The UAE's new human rights champion has laid out his bold vision to bring communities together and eliminate racism and discrimination.
Maqsoud Kruse, who has been appointed chairman of the National Human Rights Institute, said the organisation will strive to improve lives and ensure equality in society.
President Sheikh Khalifa issued a federal law in August to establish the independent body.
Mr Kruse said the institute will work closely with international bodies such as the UN to preserve and enhance human rights.
"The National Human Rights Institution’s main objective is to enhance human rights within the UAE for all those who live in this country," Mr Kruse told state news agency Wam.
"Whether you are a citizen or a resident, we are all equal before the law."
He said bolstering human rights and equality was a cause close to his own heart, in part because he was raised by a German father and an Emirati mother.
He stressed the importance of investing in a future which "will allow us to grow, to enhance, to develop, and most importantly to flourish as one people of the UAE, both citizens and residents".
The NHRI will deliver this message of unity through seminars and workshops and produce annual reports to assess the status of human rights in the UAE, in partnership with relevant authorities, he said.
"All matters of human rights boil down to a simple notion: human dignity," he said.
"For us to work together as a community, we need to be able to understand how we can function in a constructive, healthy way, where matters of racism and discrimination are no longer part of the dynamics of any society."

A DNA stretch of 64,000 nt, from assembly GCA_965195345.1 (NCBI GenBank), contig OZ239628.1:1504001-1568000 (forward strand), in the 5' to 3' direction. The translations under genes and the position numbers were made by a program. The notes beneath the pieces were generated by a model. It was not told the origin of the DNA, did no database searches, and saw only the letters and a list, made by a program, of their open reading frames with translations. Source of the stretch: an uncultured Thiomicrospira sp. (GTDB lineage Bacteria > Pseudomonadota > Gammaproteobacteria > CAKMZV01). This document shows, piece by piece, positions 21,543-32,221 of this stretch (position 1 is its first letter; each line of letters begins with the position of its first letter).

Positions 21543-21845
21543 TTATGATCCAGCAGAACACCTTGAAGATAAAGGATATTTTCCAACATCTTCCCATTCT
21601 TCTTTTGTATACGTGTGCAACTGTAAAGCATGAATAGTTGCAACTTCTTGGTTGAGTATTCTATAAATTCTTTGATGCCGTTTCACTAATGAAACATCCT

The NHRI works on all aspects of human rights in the UAE, including the rights of women, children, people with special needs and workers.
"Our aim is to make sure that all those who are in the UAE can actually enjoy their presence in this country, be aware that their rights have been preserved, and that they are able to communicate their concerns," Mr Kruse said.
On a mission to improve lives
"We aspire to meet the expectations of the UAE’s citizens and residents."
Mr Kruse said his mother was one of the first generation of women to serve with the police in the Emirates, helping to embolden his own sense of duty to the UAE.
"It makes it so important to me because I realise how the potential of this country can actually make the difference," he said.
"But it also makes me understand the type of challenges and concerns that all people in the UAE may have, but most importantly what are the opportunities that we can provide and how we can continue to enhance human rights in the country."
Mr Kruse, who earned his Master’s degree in Organisational Psychology from the University of Melbourne in Australia and his Bachelor's degree in Psychology from the United Arab Emirates University, explained that being a psychologist helped him understand the value of human behaviour.
"What it means to be human at the core level, how your feelings or emotions actually matter, how we can make sure that your sense of well-being and your sense of existence and presence remain at the core of all the policies that the UAE is developing and endorsing," he said.
He said advancing human rights would be key to the UAE's continued development over the next 50 years.